WordPress activity logs (also known as activity logs) are become popular in the WordPress ecosystem. Many administrators, consultants and website owners install the WP Activity Log plugin to keep a log of all the changes that happen on theirs and their customers’ websites.
Logs are like an insurance; they go unnoticed most of the time. However, they are priceless those few times that you need them. For example, when you need to know who installed a plugin that broke something on the website, or who deleted the top performing blog post.
If you are using WP Activity Log Premium you can use the Search and Filters functionality to easily track down a specific functionality. Though if you are not using the premium edition, there is still a way to look for a specific change. However, it requires a bit more work, as we will explain.
Search by using the activity log column sorting
As can be seen from the above screenshot, the WordPress activity log has eight columns:
- User & Role
- Source IP address
- Event Type
The activity log events are sorted by date by default. However, they can be sorted in ascending or descending order by Event ID, Date, User & Role, IP address, object and also Event Type.
Searching for a Specific Change
If for example, you would like to check who installed the Website File Change Monitor plugin, you should look for event ID 5000. This event ID is reported when a plugin is installed on the website. For more information on which event ID is reported on a specific change refer to the complete list of WordPress activity log events.
To sort the events by ID click the ID column title. A small arrow appears in the ID column title when they are sorted by ID, as highlighted in the below screenshot:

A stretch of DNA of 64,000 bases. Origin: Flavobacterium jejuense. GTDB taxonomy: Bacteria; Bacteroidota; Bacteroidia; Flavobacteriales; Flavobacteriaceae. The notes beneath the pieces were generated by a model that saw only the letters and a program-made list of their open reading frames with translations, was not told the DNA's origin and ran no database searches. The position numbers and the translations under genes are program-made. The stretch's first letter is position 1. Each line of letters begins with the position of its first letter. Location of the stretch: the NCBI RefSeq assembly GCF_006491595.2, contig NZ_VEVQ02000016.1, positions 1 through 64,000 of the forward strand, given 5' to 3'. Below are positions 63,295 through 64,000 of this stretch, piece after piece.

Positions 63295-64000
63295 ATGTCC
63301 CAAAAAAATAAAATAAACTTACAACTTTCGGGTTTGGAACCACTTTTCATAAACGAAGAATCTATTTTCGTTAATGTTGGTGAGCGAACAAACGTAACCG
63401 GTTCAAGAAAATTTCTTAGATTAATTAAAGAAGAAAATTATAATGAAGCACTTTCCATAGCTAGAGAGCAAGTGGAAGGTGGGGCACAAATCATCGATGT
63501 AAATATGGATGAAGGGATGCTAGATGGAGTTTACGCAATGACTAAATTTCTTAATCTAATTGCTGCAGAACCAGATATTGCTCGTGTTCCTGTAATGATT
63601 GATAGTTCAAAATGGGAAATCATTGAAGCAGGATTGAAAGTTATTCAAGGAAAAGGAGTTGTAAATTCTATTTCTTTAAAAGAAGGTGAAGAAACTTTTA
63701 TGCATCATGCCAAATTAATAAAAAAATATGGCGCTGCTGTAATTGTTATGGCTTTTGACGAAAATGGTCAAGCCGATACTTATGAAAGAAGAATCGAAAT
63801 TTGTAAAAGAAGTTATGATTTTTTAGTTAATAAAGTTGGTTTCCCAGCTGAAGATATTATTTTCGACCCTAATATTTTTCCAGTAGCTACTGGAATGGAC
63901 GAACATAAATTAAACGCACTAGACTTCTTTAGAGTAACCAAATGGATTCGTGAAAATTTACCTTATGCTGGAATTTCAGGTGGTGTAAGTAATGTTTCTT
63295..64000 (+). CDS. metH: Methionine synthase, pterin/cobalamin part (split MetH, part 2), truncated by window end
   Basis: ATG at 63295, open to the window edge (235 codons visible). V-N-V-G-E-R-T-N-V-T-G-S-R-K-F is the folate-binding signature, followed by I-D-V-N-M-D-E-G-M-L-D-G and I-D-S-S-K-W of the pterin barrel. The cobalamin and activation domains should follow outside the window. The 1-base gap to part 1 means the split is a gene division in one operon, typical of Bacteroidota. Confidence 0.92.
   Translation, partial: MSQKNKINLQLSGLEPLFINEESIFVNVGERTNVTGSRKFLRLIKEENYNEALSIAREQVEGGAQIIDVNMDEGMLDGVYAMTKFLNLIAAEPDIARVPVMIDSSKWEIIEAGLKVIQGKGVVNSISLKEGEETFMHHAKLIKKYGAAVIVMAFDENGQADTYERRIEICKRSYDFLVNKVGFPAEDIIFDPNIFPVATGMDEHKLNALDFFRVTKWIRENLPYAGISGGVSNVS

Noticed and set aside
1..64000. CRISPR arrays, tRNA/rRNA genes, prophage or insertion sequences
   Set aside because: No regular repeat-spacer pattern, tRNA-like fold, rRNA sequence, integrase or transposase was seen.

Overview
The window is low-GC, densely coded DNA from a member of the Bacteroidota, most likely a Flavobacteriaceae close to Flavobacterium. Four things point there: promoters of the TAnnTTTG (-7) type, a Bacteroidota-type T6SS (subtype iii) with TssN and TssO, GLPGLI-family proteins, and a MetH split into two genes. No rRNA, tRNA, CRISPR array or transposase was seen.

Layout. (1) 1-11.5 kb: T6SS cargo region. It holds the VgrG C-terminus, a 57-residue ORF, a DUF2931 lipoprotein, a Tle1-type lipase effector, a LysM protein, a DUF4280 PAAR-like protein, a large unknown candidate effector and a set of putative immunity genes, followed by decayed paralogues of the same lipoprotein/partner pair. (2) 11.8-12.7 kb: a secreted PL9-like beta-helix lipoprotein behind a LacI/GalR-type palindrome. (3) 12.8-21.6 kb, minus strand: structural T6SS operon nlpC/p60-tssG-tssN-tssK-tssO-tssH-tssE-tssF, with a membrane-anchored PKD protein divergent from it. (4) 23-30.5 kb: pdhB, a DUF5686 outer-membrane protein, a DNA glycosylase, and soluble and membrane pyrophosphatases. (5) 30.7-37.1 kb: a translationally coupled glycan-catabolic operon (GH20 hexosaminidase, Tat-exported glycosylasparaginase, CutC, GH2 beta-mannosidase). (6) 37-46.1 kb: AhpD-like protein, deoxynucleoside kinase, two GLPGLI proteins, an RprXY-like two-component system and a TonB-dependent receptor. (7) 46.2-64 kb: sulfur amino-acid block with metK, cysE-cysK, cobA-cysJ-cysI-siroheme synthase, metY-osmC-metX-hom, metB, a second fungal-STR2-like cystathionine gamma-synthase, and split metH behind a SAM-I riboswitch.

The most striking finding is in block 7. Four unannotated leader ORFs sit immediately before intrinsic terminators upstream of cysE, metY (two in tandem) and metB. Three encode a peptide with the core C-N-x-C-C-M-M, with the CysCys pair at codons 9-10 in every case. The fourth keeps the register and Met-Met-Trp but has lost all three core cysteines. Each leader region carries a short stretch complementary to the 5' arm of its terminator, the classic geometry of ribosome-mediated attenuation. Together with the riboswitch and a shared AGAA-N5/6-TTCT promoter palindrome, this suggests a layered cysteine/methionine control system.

If you are using the infinite scroll activity log view mode, scroll down until you reach the events with ID 5000. However, in this case it is more convenient to use the pagination view mode. Refer to the activity log view modes for more information on how to change the view mode.
In pagination view mode, use the page navigation arrows highlighted below to browse through the activity logs. Browse through the pages until you find all of the events with ID 5000. If you have a lot of events, manually specify the page number to skip a number of pages. Once you find the page with all the events with ID 5000, check which one is about Website File Changes Monitor. As highlighted in the below screenshot, the plugin keeps a detailed record. It tells who installed it, when and from where, and the plugin’s name and path.
Search by user, object and event type.
You can use the same concept and sort the activity logs by user, object or event type. Sort by user if you are looking for the changes a specific user has done. If you are looking for changes in a WordPress user profile, you can sort the activity log by Object. Then look for the User object. The same applies to Event type. For example, if you are looking for when someone deleted something, sort the activity logs by Event Type. Then look for the Deleted event type.
Refer to the list of objects and event types in the activity log for more details about all the different objects and event types available in the activity logs.
Upgrade to premium for text search & filters
The above might not be the most efficient way of searching for a specific change. But, it still allows you to find what you are looking for. However, if you are looking for something more efficient, upgrade to WP Activity Log Premium.
In WP Activity Log premium you have the text search and also filters. Filters can be used to fine tune the search results. For example, I would like to know what changes Giovanni, our editor made. More specifically what changes he has done to a post titled Use activity logs. So I run a search for activity log. However, this will return a list of all the changes done to any post that has activity log in the title. So I add a filter for First Name Giovanni. Now I just have two events, which is exactly what I needed: